In five years, I've written eight full manuscripts. Three of those counts as sequels to two others. So, that means five in five years. I'm excited to write my next one because, like you, I've learned a lot since I wrote my last one. I think I'd have better eyes to view the big picture and the details as I write it.

    Roxy, I'm glad you're pursuing it now. I've been impressed with the snippets you've shared. We all need blogging buddies, critique groups, family, and friends to sustain us.

    Choices, I hope I bloom sooner than Grandma Moses! Thanks for the support.

  6. Sheila, do you know something I don't. Seriously - you're right. Since I became a writer, each day is its own roller coaster ride.

  7. I have to say that I was just as ready to head over to snarky commenter's blog and leave a nasty note after I read what she said to you. But then I went over there and saw what you odd blog. And had the SAME thoughts as you, what makes her God's Gift to Critiquing? Hang in there...seems like we all have days where we wonder if it will EVER be :)

  8. I must be an over the hill bloomer. I too have written all my life but sporadically and never showing anyone my writing. With all the insecurities. I spent the last years feeling lost, knowing there was something I was supposed to be doing with myself, but not having a clue what it was. Since last year I have found a peace in myself, because I started to write. I started a blog. I have made the step and allow people to read what I write.

    I love your writing. If you really think about it, there must be published authours out there you don't care for. I don't read Stephen King, I don't like his stories. Their not to my taste. That does not mean he isn't a brilliant writer. Take Naysayers with a grain of salt is my advice. Stick with the writing. Stick with what you love. I am finished ranting now.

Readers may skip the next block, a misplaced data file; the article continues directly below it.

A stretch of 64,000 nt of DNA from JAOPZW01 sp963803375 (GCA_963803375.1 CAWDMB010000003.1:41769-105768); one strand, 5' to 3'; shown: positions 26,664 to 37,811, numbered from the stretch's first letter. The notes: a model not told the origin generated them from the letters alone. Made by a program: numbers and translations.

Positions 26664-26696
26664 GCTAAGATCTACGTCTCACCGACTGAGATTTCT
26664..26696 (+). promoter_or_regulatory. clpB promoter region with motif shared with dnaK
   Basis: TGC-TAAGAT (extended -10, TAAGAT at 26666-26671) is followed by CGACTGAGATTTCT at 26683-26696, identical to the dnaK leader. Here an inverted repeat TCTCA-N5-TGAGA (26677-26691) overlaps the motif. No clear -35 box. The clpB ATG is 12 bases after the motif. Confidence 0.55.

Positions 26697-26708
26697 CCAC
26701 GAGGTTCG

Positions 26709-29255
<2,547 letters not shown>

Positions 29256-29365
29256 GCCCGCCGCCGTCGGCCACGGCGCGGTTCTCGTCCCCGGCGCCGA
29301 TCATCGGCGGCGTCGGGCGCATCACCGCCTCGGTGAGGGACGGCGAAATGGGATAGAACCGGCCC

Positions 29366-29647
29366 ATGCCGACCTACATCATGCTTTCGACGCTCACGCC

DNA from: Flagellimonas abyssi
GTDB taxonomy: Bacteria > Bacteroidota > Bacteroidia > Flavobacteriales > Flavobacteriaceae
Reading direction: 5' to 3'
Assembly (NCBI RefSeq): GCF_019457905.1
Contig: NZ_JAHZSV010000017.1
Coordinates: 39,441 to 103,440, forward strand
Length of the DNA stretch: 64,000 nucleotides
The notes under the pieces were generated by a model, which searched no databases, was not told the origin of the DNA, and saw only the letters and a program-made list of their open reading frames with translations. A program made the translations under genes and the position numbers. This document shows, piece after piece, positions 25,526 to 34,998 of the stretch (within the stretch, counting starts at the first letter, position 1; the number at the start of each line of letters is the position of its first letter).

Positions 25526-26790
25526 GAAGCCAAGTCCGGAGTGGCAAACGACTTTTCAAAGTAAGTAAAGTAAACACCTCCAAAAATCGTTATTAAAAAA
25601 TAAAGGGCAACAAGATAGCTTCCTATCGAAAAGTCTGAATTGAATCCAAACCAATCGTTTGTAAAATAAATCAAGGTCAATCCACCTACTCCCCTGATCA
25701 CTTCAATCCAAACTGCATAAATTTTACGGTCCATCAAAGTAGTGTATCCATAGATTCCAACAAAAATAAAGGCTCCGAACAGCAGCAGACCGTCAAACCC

Have a wonderful St. Patrick's evening. :)

  9. Ant, that is very sweet of you to be ready to defend me. The person who commented after her was nice about it and firm with her, if she even bothered to come back and check.

    Ann, you're right - there are plenty of authors that don't write in a style and/or subject I like. But they're published and I'm not, which feels like a big divide right now.

    I'm glad you found peace. That's how I feel when I write - when I don't let the outside insecurities intrude.

    Malcolm Gladwell agrees with you too. He said:
    "Whenever we find a late bloomer we can't help but wonder how many others like him or her we have thwarted because we prematurely judged their talents. But we also have to accept that there's nothing we can do about it. How can we ever know which of the failures will end up blooming?"

  10. You will love Bird By Bird! I gave it to every one of my daughter's teachers the year I read it.

  11. Hi!!

    I love the green font!! Happy St Patrick's Day and er.. Evacuation Day (sorry that just sounds a tad..erm..rude - but that's my sad sense of juvenile humour peeking through!! LOL!)

    Anyway you Bloomer you!!! I want to join your club and be one of the Bloomers too! :-)

    Isn't it always weird how the most stingy and more unhelpful and so most hurtful critiques stay in one's writerly mind despite all the others?!?!?! I hate that - I've never known how to deal with such a thought that someone somewhere out there doesn't like ME!!! LOL! It's true!! I take things so personally... and only time and a lot of chocolate and wine helps.

    Anyway! I am dying to have a gander at this odd critique person as my curiosity is so piqued now!

    BTW, Ms Theresa Milstein. You are a DARNED GOOD WRITER! And a super sub! So there.

    Nine days to your b-day and counting.. (I think I got the maths right..)


    Take care

  12. Those mean critiques are hard to take. And personally I don't understand anyone giving out mean feedback. It's not helpful it's hurtful. Those people are just jerks who do it. I've got a really awful one on my Uncut Diamonds Amazon site. Plus some bad ones on Goodreads. And they're just mean-- that's the only word for it. Don't listen to them when you're wondering what your talent level is. Believe in yourself and your dream and your talent.